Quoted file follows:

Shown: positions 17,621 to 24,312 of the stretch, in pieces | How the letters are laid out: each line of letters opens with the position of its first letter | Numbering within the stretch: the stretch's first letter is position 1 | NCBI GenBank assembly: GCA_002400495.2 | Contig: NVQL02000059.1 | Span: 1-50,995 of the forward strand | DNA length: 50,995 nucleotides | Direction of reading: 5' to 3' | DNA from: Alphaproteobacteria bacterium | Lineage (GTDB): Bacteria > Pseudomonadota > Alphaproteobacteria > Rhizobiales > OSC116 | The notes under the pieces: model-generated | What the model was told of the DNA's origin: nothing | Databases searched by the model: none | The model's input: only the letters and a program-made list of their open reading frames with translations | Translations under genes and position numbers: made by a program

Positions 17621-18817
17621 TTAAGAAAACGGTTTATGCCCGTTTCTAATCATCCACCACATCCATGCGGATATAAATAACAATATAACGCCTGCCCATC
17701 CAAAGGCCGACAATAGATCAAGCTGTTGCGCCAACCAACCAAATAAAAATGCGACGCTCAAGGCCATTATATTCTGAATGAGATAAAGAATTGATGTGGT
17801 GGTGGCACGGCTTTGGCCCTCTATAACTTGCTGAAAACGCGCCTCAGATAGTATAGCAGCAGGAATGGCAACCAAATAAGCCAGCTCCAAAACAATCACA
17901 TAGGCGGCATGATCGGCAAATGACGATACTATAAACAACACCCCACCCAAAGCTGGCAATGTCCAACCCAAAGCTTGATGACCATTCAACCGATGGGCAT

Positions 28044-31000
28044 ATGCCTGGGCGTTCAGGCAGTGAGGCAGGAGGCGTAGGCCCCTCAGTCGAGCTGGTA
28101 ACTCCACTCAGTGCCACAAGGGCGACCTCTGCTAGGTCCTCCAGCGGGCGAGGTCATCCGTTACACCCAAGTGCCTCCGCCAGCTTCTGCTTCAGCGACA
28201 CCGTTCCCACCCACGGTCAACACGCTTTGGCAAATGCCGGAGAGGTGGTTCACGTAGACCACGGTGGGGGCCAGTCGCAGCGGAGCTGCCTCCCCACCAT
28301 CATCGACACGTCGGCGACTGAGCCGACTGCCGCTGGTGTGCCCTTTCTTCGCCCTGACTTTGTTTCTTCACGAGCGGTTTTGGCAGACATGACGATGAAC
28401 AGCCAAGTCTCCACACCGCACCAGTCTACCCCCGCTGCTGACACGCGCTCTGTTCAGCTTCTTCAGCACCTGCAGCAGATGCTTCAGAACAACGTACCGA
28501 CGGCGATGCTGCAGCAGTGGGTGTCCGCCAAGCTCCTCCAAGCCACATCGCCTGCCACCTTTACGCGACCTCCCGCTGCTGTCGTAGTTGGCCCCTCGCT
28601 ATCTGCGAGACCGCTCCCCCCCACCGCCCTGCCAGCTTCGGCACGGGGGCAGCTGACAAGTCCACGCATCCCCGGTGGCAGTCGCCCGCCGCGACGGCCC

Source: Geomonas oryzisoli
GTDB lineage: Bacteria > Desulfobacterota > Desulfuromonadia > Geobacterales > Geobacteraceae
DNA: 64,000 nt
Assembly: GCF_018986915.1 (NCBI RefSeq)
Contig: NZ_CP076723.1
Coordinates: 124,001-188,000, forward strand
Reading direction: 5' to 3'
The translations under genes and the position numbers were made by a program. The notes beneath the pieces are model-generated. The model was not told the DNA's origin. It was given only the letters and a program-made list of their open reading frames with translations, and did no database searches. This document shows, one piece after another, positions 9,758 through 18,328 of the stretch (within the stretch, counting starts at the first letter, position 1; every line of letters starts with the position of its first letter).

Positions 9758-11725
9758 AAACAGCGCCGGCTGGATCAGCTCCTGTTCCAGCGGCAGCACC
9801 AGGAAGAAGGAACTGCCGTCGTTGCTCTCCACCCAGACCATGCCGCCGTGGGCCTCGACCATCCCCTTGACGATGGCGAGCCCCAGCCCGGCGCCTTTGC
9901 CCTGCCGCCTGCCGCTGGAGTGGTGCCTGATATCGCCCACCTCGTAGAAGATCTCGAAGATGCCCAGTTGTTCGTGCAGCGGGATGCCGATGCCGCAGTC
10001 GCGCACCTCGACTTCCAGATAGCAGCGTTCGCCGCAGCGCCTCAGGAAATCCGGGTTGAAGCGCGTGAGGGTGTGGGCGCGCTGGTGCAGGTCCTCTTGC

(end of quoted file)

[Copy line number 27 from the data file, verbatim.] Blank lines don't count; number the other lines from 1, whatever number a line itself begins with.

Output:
10001 GCGCACCTCGACTTCCAGATAGCAGCGTTCGCCGCAGCGCCTCAGGAAATCCGGGTTGAAGCGCGTGAGGGTGTGGGCGCGCTGGTGCAGGTCCTCTTGC